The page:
Every fifth person in Estonia lives in relative poverty

While Estonia has made respectable progress over the years, a quarter of a million people are still relatively poor.

According to Statistics Estonia, 21.1% of the Estonian population – nearly 276,000 people – lived in relative poverty in 2016. The number dropped slightly, however – by 0.6% compared with the previous year.

Had it not been for the state benefits and pensions, almost 40% (39.2%) of the population would have lived in relative poverty.

In Estonia, a person is considered to live in relative poverty if their monthly disposable income is below €468 (as of 2016).

Compared with 2015, the relative poverty of children, young and middle-aged people decreased, but it increased in the case of the elderly. A whopping 41.8% of people aged 65 and over lived in relative poverty.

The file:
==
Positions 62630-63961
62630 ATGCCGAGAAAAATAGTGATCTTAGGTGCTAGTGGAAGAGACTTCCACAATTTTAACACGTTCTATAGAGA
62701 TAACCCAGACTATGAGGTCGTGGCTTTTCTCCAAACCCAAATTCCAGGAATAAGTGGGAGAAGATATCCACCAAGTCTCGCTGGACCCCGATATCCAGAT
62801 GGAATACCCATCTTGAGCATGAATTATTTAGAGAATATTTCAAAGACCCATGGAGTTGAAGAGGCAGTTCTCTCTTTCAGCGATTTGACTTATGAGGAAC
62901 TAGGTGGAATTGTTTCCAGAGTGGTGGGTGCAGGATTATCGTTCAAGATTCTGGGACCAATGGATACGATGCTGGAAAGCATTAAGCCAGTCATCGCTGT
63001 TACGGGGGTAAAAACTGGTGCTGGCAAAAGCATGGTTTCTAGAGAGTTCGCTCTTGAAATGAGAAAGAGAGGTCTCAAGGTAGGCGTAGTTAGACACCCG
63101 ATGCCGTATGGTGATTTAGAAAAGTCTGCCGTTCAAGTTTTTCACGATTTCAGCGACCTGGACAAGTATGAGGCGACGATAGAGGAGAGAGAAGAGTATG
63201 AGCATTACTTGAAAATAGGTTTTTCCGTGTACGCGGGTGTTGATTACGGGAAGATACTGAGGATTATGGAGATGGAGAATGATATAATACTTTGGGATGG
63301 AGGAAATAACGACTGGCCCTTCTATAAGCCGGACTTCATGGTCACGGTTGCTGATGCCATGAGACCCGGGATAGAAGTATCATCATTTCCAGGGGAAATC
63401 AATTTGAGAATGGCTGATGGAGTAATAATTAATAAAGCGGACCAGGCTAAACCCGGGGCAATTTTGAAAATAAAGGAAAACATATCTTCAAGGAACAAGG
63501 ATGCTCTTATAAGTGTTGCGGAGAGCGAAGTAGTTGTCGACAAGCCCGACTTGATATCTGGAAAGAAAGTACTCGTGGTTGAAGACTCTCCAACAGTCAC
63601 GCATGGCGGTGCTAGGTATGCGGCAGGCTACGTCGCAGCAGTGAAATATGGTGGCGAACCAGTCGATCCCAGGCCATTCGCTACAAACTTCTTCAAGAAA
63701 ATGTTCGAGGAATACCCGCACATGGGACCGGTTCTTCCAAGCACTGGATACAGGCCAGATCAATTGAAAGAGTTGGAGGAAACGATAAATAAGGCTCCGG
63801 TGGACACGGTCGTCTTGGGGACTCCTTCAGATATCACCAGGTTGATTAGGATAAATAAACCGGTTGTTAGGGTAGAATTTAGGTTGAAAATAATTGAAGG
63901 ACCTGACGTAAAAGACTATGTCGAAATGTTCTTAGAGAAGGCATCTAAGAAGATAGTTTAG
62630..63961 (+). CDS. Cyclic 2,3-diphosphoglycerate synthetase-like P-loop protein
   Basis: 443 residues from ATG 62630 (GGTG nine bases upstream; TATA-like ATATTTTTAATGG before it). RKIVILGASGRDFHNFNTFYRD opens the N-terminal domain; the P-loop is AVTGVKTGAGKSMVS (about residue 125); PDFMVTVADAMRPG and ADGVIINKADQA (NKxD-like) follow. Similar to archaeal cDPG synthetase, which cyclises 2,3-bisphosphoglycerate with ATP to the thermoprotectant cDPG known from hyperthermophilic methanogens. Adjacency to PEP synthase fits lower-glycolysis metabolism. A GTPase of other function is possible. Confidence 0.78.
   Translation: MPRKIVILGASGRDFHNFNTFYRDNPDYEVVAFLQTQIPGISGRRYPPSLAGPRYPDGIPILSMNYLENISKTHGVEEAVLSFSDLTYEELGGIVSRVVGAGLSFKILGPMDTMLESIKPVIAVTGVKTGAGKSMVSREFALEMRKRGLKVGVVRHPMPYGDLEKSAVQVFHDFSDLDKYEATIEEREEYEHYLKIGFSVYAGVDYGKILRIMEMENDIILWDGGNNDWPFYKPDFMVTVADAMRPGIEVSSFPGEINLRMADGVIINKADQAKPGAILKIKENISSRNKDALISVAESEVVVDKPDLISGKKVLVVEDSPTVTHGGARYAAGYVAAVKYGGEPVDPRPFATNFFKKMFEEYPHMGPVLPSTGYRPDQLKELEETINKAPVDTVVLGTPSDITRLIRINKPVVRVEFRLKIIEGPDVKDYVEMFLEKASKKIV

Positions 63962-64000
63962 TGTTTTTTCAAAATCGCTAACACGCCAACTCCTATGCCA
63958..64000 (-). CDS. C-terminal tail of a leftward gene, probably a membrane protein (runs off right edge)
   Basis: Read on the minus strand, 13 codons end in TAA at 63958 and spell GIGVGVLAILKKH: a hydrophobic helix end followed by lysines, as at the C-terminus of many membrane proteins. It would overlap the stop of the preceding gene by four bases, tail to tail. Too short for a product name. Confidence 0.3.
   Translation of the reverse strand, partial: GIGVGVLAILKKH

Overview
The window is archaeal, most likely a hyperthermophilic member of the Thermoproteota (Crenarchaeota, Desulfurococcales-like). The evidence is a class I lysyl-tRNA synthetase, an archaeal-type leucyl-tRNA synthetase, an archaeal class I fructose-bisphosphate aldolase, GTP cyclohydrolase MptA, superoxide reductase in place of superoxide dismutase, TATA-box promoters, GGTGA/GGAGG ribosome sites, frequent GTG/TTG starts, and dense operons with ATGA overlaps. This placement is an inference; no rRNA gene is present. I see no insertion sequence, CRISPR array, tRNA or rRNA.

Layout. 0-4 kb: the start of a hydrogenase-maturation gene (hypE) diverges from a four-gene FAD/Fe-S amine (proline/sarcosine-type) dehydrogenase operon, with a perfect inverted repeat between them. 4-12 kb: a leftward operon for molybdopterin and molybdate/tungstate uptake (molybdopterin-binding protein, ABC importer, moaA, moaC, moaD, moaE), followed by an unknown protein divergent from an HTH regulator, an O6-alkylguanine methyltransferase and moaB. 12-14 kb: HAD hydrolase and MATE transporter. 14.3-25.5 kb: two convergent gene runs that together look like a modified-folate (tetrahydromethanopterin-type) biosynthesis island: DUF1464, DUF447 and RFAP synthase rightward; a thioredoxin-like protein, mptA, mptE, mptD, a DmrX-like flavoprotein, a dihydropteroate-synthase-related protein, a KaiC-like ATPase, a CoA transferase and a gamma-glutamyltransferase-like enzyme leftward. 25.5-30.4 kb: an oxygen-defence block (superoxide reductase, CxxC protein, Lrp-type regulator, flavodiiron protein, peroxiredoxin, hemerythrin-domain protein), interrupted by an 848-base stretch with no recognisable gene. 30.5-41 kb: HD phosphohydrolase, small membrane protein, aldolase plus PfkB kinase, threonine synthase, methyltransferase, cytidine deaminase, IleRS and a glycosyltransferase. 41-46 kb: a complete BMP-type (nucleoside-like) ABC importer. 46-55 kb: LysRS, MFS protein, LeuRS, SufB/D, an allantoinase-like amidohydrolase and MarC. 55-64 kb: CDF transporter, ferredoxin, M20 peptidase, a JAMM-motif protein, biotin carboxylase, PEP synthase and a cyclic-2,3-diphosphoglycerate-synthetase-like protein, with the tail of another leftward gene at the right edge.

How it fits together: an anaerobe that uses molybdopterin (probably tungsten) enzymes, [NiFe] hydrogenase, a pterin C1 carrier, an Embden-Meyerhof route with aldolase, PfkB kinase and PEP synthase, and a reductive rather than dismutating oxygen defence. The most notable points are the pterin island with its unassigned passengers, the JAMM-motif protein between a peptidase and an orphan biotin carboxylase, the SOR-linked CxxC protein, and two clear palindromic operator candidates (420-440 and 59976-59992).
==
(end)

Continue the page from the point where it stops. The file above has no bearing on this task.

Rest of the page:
The statistics clearly proves that a higher level of education is an important prerequisite for the prevention of poverty. The relative poverty rate of people with higher education was 13%, while among those with basic education or lower the rate was 36.7%.

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The cover image (Vaksali, Tartu) is illustrative (image by Tõnu Runnel).

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About the author: Silver Tambur

Silver Tambur is the cofounder and Editor-in-Chief of Estonian World. He has previously studied journalism at the University of Tartu, and politics and society at the Birkbeck College, University of London. Silver has been the editor at the Estonian Public Broadcasting’s news service in English, as well as contributing for the Business Sense magazine in the UK, Deutsche Welle and Radio New Zealand. You can also follow him on Twitter and like his page on Facebook. You can write to Silver at silver@estonianworld.com.